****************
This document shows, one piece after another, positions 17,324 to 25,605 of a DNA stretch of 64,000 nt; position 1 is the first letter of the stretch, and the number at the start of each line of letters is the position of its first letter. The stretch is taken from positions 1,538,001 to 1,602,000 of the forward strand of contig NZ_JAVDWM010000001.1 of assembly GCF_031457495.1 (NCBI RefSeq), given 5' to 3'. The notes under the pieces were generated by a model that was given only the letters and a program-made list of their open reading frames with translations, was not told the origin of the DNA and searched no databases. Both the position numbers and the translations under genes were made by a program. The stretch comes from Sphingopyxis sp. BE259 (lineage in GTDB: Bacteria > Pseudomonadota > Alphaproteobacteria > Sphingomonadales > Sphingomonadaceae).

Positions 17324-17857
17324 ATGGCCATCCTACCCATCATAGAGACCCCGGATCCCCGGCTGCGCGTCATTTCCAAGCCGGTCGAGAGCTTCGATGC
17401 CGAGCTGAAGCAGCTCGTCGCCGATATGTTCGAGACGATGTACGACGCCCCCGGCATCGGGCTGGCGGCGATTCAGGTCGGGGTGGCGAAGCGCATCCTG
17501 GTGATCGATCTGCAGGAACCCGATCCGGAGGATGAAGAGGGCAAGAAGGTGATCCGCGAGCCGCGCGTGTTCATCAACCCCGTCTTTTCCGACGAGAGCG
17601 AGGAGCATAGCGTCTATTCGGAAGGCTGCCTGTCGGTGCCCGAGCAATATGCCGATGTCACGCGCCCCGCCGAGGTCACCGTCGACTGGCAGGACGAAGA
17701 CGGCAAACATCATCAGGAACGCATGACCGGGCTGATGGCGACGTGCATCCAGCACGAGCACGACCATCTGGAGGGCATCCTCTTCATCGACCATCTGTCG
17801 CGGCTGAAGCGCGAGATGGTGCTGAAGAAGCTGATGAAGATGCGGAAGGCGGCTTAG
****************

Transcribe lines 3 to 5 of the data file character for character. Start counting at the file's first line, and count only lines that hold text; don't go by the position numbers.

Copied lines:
17324 ATGGCCATCCTACCCATCATAGAGACCCCGGATCCCCGGCTGCGCGTCATTTCCAAGCCGGTCGAGAGCTTCGATGC
17401 CGAGCTGAAGCAGCTCGTCGCCGATATGTTCGAGACGATGTACGACGCCCCCGGCATCGGGCTGGCGGCGATTCAGGTCGGGGTGGCGAAGCGCATCCTG
17501 GTGATCGATCTGCAGGAACCCGATCCGGAGGATGAAGAGGGCAAGAAGGTGATCCGCGAGCCGCGCGTGTTCATCAACCCCGTCTTTTCCGACGAGAGCG